How Switching To Natural Cleaning Products Can Improve Your Family’s Health

You’d be forgiven for wondering why an article on homemade natural cleaning products would feature on a site devoted to air conditioning and air purifiers! 

At first glance there doesn’t seem to be much of a connection, does there?

But in actual fact, some of those everyday cleaning products that you pick up at the supermarket or grocery store may actually be having an unseen, detrimental effect on the quality of the air that you breathe inside your home.

That’s because many traditional cleaners such as bleaches, disinfectants and polishes, and particularly those items which are artificially scented, contain a whole mix of synthetic chemicals which may omit volatile and semi-volatile compounds into the air.

Volatile Organic Compounds

The reason this is significant is that these volatile organic compounds (or VOCs for short) are essentially an air pollutant.

Some people can tolerate low levels of exposure to VOCs without any problems, but others may experience symptoms such as headaches, dizziness, migraines, visual disorders, and eye and respiratory tract irritations. 

I cover this more in my article on going scent-free in your life, including a condition called Multiple Chemical Sensitivity (MCS).

When I first read up about all this I’ll admit I wasn’t too concerned.  I’m far too busy worrying about my family’s health to worry about my own.  But then it dawned on me…

Sure, I’m the one who mostly does the cleaning in our house (I find an occasional meltdown from time to time brings forth other temporary helpers!) but that doesn’t mean that the rest of my family isn’t being exposed to these contaminants too.

And THAT made me sit up and take notice. Are my kids also breathing lots of unnecessary rubbish into their small lungs?

Now I’m a great fan of air purifiers, as you may have guessed by this site.

A good air purifier, and especially one with a HEPA filter, can be fantastic at drawing nasty particles out of the air indoorsBut perhaps it also makes sense to try and eliminate some of these particles at their source?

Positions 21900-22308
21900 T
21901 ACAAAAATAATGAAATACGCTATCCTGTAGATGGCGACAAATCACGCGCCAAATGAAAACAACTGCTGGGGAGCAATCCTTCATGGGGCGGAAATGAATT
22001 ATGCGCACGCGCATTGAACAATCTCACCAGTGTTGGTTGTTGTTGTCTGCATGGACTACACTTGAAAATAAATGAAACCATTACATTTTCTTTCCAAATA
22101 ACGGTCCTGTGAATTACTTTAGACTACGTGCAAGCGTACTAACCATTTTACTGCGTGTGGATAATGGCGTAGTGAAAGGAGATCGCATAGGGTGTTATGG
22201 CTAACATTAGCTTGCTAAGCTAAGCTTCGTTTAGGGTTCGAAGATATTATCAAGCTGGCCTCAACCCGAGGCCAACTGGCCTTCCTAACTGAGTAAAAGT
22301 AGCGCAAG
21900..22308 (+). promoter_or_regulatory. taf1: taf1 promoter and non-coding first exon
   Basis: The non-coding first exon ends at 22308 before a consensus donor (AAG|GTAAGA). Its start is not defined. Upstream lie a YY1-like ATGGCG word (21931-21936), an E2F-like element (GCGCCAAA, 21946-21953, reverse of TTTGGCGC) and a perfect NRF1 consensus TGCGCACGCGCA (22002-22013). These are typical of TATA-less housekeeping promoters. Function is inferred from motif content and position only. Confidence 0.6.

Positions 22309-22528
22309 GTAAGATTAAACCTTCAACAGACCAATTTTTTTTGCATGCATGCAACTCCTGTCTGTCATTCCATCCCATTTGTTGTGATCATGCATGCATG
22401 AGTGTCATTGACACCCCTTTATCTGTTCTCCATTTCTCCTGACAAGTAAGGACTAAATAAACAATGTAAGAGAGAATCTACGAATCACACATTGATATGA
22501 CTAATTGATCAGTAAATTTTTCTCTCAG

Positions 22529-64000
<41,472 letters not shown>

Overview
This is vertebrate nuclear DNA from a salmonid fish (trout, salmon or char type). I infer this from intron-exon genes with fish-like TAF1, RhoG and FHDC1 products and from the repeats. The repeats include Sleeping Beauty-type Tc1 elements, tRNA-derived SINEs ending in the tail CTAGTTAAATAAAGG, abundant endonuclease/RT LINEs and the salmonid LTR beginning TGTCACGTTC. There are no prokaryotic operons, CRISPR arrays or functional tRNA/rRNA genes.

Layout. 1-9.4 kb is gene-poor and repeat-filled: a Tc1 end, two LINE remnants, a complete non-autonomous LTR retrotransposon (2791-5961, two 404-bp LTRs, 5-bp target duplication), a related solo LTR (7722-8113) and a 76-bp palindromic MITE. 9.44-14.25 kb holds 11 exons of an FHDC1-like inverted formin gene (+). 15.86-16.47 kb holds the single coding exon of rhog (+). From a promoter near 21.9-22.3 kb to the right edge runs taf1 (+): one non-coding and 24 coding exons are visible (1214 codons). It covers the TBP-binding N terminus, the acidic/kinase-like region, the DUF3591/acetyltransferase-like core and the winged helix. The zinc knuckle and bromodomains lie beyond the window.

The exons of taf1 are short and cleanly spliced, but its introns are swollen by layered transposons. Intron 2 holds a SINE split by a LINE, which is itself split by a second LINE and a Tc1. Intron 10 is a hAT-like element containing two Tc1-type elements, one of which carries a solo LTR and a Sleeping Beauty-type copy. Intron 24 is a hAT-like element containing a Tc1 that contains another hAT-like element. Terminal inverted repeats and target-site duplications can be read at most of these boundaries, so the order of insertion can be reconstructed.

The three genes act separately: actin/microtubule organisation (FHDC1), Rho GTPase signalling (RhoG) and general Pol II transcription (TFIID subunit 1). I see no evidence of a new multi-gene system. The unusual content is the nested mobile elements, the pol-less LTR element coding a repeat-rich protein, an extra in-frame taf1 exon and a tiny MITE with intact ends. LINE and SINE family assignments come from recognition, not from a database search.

That’s where natural, non-toxic alternatives to standard cleaning products come in.

And you may be a little surprised at the some of the ingredients frequently used…

I have many fond memories of my maternal grandmother and can still remember her assertion that vinegar was good for almost everything!

Well, it seems she was right 🙂

When researching different recipes for natural cleaners, white vinegar featured at the top of the list, closely followed by baking soda and lemon juice.  Herbs and flowers also feature as a natural way of adding fragrance.

Below I’ve put together a list of some suggestions I’ve found online that will help keep your house every bit as clean and sparkly as the chemically-packed, branded goods – if not more!

And as an extra bonus the ingredients listed are all fairly inexpensive to buy so you should hopefully save money too.

Getting Started with All Natural Cleaning Products

One caveat I would mention from the start… always test each formulation in a small, inconspicuous area first to make sure they won’t cause any damage to utensils, worktops, furniture etc.

They’ve all been found to have produced great results for people, BUT no 2 situations are the same so proceed with caution initially till you know something works as intended.

Secondly, it goes without saying, but always keep out if the reach of young children.  Although they contain natural ingredients you still wouldn’t want little hands putting into little mouths or eyes.

So, here’s my list of natural cleaners for better indoor air quality:

1. Drain Cleaner

Sprinkle 1/4 – 1/2 cup of baking soda down your drain, followed by 1/4 cup of white vinegar.  Leave the mixture to bubble away for an hour or so then flush with hot water to rinse.

2. Oven Cleaner